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Effects of different long-term farmland mulching practices on the loessial soil fungal community in a semiarid region of China

Huang, Fangyuan, Liu, Zihan, Mou, Hongyan, Zhang, Peng, Jia, Zhikuan
Applied soil ecology 2019
agricultural land, arid lands, biodegradability, community structure, crop yield, fungal communities, high-throughput nucleotide sequencing, mulching, multidimensional scaling, nitrate nitrogen, planting, plastic film mulches, semiarid zones, soil fungi, soil temperature, soil water, straw mulches, China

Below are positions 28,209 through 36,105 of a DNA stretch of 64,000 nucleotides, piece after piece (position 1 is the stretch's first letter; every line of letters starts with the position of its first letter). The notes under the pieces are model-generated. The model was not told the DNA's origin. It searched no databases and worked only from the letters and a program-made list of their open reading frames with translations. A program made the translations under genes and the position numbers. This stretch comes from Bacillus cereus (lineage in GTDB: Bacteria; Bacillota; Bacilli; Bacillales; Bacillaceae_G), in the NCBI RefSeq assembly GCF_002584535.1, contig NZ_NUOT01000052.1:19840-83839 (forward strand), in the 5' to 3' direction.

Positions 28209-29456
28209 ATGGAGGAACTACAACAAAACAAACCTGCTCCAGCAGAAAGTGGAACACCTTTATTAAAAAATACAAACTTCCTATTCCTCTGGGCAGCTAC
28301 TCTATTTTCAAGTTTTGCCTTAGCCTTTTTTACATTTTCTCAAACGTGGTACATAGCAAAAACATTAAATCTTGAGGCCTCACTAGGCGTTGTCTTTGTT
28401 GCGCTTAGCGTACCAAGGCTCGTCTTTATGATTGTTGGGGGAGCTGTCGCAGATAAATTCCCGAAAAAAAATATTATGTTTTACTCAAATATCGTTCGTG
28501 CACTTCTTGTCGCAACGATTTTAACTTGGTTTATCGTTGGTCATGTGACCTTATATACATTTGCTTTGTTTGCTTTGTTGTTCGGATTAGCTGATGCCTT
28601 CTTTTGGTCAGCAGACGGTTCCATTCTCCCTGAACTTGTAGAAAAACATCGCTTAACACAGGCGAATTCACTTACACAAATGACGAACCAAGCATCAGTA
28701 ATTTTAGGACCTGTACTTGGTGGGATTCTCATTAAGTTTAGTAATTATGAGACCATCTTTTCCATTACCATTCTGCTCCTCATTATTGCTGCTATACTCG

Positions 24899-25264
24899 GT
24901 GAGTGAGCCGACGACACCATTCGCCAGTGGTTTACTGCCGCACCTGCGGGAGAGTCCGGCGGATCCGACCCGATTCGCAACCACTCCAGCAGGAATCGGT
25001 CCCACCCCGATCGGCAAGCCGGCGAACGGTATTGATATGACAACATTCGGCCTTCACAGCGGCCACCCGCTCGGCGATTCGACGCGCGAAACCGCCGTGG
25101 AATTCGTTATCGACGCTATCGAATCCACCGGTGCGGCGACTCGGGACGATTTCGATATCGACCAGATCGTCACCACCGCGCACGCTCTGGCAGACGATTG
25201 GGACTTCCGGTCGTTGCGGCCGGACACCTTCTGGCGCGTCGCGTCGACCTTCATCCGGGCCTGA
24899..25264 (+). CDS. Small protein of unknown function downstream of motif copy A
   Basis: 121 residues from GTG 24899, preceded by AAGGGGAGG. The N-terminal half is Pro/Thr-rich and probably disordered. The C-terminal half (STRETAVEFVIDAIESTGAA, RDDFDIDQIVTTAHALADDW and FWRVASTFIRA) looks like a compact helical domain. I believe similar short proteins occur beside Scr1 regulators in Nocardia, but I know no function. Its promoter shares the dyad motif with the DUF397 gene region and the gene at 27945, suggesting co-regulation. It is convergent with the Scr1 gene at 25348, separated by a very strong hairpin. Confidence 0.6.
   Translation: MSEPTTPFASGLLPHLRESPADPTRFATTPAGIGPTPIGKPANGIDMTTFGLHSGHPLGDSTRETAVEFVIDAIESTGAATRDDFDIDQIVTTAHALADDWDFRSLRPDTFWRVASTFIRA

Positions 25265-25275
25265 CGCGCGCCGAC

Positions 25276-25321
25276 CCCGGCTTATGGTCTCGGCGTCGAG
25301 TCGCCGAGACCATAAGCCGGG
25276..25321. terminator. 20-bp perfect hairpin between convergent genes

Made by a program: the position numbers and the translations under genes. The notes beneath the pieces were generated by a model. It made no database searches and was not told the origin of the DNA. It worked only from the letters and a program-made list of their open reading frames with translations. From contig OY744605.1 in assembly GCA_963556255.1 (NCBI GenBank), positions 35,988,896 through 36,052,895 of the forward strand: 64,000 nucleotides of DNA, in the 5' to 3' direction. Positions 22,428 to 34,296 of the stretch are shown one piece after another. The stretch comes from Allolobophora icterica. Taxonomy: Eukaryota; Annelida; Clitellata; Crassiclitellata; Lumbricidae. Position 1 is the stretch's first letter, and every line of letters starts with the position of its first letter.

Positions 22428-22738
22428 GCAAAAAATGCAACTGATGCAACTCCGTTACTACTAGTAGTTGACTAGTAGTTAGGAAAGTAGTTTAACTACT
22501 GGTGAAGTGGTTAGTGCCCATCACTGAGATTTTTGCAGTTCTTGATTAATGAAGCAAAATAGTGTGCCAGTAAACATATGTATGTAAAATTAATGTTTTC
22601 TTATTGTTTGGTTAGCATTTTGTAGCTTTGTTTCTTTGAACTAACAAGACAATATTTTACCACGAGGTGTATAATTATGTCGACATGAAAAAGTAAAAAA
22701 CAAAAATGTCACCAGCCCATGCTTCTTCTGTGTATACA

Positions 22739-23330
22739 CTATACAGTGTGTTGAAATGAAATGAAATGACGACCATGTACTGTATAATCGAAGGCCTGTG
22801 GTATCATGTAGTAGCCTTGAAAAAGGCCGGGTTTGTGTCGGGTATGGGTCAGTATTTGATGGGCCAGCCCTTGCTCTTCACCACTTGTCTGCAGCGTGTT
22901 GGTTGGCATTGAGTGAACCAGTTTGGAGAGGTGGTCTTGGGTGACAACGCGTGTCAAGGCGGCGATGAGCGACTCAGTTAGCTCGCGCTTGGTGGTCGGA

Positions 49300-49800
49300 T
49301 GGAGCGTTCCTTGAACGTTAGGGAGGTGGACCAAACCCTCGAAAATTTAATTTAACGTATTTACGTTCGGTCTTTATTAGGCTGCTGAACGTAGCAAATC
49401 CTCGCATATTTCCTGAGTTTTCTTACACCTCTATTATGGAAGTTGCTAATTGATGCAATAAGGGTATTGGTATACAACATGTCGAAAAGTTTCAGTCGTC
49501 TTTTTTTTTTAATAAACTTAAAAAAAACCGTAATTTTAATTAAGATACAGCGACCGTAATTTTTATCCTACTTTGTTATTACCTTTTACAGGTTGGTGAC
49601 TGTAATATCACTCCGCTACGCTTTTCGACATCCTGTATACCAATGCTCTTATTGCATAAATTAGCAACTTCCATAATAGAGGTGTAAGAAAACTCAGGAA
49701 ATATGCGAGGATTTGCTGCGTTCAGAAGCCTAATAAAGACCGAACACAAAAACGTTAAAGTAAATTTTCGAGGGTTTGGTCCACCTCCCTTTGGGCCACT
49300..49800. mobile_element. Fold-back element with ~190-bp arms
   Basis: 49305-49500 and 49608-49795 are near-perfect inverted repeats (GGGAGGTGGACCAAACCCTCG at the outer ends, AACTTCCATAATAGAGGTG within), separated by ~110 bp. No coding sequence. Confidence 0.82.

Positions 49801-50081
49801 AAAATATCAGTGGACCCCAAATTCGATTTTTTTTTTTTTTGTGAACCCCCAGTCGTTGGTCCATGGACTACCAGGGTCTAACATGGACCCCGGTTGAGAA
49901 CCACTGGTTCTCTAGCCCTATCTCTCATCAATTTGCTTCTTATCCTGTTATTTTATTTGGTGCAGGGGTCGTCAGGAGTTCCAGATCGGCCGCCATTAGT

The Northwest Loess Plateau is a typical area of dryland agricultural production in China. Farmland mulching is often used to preserve the soil moisture and increase crop yields. However, the impacts of long-term farmland mulching practices on the soil fungal communities in the loessial soil in semiarid areas of China were less explored. Thus, we investigated the variations in the soil fungal communities under different mulching patterns using high-throughput sequencing to understand how different mulching practices affect these communities. The following treatments were investigated: ridge-furrow mulching pattern (R), flat plastic film mulching (P), flat biodegradable film mulching (B), flat straw mulching (S), and conventional flat planting without mulching as a control (CK). Farmland mulching practices significantly affected the soil fungal diversity and community structure by changing the soil properties. Compared with CK, the P and S treatments significantly increased the soil fungal diversity, thereby suggesting that these practices provided the most suitable growth environment for fungi. The soil moisture and nitrate nitrogen (NO3-N) content were the most important factors that affected the fungal diversity. Nonmetric multidimensional scaling ordination showed that the fungal communities in CK were separated from those in R and B treatments and closely clustered with the communities in the P and S treatments, thereby suggesting that the fungal community compositions differed slightly between the P and S treatments and the CK treatment, but the soil fungal community compositions in the R and B treatments differed significantly from that in CK. In addition, the fungal community composition depended primarily on the soil temperature and NO3-N. These results indicate that different farmland mulching practices affected the soil moisture, soil temperature, and NO3-N to change the soil fungal community distribution patterns in this region. Overall, the soil fungal diversity and abundance were both higher in the P treatment than the other treatments. Therefore, flat plastic film mulching is recommended for semiarid areas.